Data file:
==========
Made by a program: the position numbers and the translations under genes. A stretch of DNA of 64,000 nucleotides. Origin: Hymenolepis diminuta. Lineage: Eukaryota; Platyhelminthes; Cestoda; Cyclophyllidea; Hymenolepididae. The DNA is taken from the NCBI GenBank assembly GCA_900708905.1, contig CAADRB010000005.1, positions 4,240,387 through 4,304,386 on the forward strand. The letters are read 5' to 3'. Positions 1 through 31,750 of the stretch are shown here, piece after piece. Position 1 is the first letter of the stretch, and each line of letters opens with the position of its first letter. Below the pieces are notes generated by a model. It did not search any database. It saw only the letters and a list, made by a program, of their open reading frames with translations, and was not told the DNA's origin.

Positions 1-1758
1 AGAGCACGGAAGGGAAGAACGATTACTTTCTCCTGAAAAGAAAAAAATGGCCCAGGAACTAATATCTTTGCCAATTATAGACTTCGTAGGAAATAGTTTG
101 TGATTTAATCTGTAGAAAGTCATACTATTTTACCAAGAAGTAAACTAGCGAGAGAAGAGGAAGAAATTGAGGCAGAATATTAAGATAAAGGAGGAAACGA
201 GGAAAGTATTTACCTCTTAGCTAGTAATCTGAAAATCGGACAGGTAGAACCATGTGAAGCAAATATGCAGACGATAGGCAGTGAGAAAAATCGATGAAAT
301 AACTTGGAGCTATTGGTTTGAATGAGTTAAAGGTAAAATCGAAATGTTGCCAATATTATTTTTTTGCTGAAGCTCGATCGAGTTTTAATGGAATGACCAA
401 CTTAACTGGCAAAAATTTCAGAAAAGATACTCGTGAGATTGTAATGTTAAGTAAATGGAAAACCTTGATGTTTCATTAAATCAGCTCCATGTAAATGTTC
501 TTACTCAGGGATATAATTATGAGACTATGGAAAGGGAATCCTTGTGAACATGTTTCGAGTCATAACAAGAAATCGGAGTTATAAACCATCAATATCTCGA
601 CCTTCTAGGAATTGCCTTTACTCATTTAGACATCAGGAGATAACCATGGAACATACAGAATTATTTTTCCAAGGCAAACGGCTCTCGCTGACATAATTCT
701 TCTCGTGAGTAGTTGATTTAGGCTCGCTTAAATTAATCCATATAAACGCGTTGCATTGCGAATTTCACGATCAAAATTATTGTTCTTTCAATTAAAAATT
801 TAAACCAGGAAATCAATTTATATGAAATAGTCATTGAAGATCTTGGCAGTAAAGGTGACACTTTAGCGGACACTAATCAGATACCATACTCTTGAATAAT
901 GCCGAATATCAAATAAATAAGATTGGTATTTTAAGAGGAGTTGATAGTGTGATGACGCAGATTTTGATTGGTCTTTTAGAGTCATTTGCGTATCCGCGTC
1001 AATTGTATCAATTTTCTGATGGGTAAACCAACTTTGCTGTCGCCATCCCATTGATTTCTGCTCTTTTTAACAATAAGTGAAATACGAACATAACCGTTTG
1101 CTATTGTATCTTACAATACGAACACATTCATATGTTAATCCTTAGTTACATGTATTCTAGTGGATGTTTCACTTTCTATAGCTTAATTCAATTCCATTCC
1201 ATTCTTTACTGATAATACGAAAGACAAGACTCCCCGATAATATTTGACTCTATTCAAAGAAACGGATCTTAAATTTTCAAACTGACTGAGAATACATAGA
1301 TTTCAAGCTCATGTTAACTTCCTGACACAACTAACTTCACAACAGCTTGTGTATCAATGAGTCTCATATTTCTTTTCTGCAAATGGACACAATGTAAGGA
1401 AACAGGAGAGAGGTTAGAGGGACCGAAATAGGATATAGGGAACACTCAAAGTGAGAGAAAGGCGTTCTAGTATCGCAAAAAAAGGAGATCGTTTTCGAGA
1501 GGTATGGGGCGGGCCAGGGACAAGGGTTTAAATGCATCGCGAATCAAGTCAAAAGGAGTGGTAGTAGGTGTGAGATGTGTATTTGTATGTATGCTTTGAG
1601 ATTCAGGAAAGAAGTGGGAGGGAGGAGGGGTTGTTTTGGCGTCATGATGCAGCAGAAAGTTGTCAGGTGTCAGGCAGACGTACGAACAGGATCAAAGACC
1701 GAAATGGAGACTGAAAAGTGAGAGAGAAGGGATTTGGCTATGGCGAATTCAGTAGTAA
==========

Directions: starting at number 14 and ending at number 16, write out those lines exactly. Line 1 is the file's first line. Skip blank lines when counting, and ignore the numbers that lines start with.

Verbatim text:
1101 CTATTGTATCTTACAATACGAACACATTCATATGTTAATCCTTAGTTACATGTATTCTAGTGGATGTTTCACTTTCTATAGCTTAATTCAATTCCATTCC
1201 ATTCTTTACTGATAATACGAAAGACAAGACTCCCCGATAATATTTGACTCTATTCAAAGAAACGGATCTTAAATTTTCAAACTGACTGAGAATACATAGA
1301 TTTCAAGCTCATGTTAACTTCCTGACACAACTAACTTCACAACAGCTTGTGTATCAATGAGTCTCATATTTCTTTTCTGCAAATGGACACAATGTAAGGA